It’s the way back machine here. Back in the day when punk hit the western US States, we usually think of Los Angeles as the main hub. While it’s suburban sprawl helped to disenfranchise just about everybody, no more so than kids who came from both the wrong side of the tracks and the suburbs in NorCal did. It’s Kalifornia, we were all disenfranchised and gentrified out. It all started back in the late 70s when suddenly everyone in the world wanted to live in California, and riots weren’t just in LA.

Many kids would say you weren’t punk unless you came from an extreme lower class situation, east side big cities, or lived 6-10 deep in squats. Many of us were annoyed at the upper middle class kids who ran the punk crowd, and showed up to gigs in their parents hand-me-down Mustang car that actually worked. Many of the punk musicians came from white middle class suburbia, and so did many of us fringe kids who flocked to LA or San Francisco to become part of the urban landscape of the industrial warehouse scenes. Wherever we came from we all railed against it, the American myth of tract housing, with the Regan Era death nell on the horizon. Armed with cassettes of California punk bands, punk art gig flyers, and zines, we along with the rest of the punk scene fans from all over the world displayed them in our flats and plastered the walls of our little music shrines.

In the late 70s and early 80s, the California Punk Scene was an interesting mix, and definitely had two distinct flavors, the NorCal and SoCal arenas. LA had insane mosh pit meisters Black Flag, Circle Jerks, Wasted Youth, The Dickies, and Agent Orange to name just a few. Other fringe bands, that had their own cultish following and played many of the same venues or shared gig bills were The Cramps (Pychobilly, Gothabilly) and X. Southern California was greatly influenced by the ethnic makeup of the LA basin, while many punk bands had all white male members on the East Coast. Proto Riot Grrl artists like Alice Bag, a Chicana and a female lead in a band (Masque Era and The Bags), pushed at boundaries within the punk scene. With the diversity of the LA area, it was all in, and the freedom to gig wherever you could before the police or fire marshal came.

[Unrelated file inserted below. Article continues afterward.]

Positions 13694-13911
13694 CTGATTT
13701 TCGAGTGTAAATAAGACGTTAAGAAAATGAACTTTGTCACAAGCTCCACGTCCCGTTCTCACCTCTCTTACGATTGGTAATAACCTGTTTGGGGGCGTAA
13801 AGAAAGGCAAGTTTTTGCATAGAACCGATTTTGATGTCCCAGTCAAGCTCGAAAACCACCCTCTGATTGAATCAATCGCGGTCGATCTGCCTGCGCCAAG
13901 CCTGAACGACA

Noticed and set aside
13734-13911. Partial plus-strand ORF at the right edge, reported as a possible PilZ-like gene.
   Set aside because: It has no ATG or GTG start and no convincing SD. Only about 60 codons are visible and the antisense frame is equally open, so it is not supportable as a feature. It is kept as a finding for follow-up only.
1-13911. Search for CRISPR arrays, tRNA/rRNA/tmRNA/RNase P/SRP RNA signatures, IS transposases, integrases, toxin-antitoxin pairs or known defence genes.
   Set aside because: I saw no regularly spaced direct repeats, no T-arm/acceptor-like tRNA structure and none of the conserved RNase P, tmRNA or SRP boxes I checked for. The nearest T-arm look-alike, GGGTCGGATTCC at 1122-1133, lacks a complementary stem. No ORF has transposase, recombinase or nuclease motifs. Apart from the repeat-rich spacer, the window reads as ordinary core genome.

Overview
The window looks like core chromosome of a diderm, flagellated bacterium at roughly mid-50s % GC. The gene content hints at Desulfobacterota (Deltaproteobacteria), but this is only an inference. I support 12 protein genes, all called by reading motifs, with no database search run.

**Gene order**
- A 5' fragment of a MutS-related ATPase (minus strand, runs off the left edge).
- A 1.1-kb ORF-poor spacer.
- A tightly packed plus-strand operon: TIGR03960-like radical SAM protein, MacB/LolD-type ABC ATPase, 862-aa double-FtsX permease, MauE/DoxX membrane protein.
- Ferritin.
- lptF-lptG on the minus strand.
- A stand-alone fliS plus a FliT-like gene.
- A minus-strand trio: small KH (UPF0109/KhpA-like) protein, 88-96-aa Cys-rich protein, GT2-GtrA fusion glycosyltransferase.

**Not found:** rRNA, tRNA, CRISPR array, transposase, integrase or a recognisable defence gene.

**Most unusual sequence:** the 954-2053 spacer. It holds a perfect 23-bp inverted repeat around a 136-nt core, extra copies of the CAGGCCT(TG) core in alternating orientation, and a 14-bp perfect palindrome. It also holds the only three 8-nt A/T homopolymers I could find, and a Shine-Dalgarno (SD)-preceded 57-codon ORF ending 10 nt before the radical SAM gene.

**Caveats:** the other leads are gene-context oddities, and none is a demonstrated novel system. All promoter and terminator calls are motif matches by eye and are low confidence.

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Alice Bag

Best LA Venues: Whisky a Go Go, Starwood, Cathay de Grande, Cuckoo’s Nest, House of Blues, Hong Kong Café.

NorCal punk was a different flavor, Fog Town SF being the center of it. San Fransisco still had that 60s hippy vibe, but much political upheaval with the Harvey Milk Assignation, and the riots that ensued changed into an ugly feel. Punks were in it, fighting for the rights of all to live and breathe in San Francisco, follow what sexuality they desired, have a place to live and not be forced out by the first gentrification waves, and not to fear the police. The NorCal scene encompassed San Francisco, Berkeley, Oakland, Alameda Co., and Sacramento. The bands that would make SF famous in the scene were Flipper, The Nuns, Fright Wig, Crime, The Mutants, and of course The Dead Kennedys.